The Nigerien junta, led by General Abdourahamane Tchiani, made an announcement overnight, stating that the country’s borders with several neighboring nations would reopen, excluding Nigeria.
This decision came a week after the coup, which has faced condemnation from foreign powers.
The land and air borders with Algeria, Burkina Faso, Mali, Libya, and Chad are set to reopen, providing new opportunities for trade and commerce.
However, it’s worth noting that these borders are mainly located in remote desert areas, while the key entryways for trade and commerce remain closed due to regional bloc sanctions.
The closure of the borders coincided with the removal of the democratically elected President Mohamed Bazoum from power.
As a result, the region is facing political turbulence, with ECOWAS threatening to use force if the elected president is not reinstated.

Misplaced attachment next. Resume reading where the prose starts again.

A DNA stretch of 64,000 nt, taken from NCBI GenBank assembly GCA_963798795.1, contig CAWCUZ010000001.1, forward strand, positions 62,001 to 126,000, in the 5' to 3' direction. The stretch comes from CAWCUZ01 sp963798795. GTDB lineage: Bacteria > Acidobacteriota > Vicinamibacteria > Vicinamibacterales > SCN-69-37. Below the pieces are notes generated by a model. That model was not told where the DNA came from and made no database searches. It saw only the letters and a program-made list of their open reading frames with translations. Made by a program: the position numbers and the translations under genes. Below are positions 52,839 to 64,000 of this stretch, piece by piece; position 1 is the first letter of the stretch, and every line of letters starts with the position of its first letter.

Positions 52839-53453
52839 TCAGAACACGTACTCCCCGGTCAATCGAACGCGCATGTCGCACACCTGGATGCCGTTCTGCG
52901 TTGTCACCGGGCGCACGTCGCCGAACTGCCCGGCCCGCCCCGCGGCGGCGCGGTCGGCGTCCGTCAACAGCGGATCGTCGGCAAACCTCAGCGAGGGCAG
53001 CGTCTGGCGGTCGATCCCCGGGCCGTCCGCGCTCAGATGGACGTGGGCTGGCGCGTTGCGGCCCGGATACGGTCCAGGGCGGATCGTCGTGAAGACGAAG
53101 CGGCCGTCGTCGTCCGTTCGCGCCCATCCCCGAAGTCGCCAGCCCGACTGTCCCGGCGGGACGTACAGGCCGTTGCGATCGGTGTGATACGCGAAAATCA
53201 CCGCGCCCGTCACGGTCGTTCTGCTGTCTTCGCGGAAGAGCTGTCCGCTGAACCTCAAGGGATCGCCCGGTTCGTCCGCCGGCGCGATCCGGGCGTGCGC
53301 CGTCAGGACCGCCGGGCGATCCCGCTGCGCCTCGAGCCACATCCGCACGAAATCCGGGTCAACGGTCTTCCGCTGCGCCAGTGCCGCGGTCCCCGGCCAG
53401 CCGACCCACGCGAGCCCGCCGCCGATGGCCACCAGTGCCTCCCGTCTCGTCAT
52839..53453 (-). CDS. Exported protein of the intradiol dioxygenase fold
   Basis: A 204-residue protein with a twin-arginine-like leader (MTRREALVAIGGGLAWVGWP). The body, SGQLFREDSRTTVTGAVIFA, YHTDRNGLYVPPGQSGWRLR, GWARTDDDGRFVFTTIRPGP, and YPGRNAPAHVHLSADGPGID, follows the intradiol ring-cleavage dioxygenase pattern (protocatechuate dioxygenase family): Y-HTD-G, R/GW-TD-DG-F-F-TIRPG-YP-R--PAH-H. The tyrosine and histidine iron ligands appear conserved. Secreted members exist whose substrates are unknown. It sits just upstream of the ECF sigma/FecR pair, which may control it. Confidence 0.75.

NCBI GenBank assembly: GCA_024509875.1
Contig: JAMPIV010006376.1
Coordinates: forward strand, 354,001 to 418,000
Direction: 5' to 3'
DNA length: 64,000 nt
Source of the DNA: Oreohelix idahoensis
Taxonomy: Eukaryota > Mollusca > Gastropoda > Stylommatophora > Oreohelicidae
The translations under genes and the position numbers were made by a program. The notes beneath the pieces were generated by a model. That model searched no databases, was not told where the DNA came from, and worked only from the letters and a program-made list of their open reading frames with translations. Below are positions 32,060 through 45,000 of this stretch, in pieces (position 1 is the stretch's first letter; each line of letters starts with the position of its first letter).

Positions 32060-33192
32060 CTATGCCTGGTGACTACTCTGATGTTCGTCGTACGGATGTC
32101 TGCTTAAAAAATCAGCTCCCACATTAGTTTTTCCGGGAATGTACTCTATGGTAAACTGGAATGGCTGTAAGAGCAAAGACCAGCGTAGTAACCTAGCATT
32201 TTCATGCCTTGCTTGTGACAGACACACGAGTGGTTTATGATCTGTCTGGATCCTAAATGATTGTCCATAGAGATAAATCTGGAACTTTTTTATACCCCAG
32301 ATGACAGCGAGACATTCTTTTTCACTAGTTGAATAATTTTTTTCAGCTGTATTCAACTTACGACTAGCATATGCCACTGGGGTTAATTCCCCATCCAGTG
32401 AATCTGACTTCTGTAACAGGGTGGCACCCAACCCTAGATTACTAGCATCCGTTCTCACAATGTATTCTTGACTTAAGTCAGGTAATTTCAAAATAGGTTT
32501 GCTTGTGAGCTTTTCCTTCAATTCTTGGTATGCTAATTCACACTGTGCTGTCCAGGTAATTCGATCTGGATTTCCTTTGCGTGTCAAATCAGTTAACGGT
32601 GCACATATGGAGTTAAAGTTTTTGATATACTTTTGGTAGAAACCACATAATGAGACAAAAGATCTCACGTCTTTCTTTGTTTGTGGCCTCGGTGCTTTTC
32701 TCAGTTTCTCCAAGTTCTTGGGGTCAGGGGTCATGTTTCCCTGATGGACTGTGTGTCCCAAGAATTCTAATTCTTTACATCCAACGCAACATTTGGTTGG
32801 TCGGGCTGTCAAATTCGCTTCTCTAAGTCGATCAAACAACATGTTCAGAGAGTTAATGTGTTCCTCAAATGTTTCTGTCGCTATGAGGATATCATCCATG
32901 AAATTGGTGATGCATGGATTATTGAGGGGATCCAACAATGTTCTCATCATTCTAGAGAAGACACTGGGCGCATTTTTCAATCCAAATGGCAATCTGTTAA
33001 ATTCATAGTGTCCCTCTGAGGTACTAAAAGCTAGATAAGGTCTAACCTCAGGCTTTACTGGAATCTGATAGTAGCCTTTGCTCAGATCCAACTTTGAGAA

Defence chiefs from ECOWAS are set to convene in Abuja, Nigeria’s capital, for a two-day meeting to discuss the situation in Niger.
In an attempt to avoid Western military intervention, some countries have voiced their opposition, considering any regional intervention in Niger as a declaration of war.
European countries have started evacuating their citizens from the region in response to the unfolding crisis.
Niger, being the world’s seventh-biggest producer of uranium, holds significant geopolitical importance.
This radioactive metal is vital for nuclear energy and cancer treatment.
However, the situation in Niger remains tense, with international powers closely monitoring the unfolding events.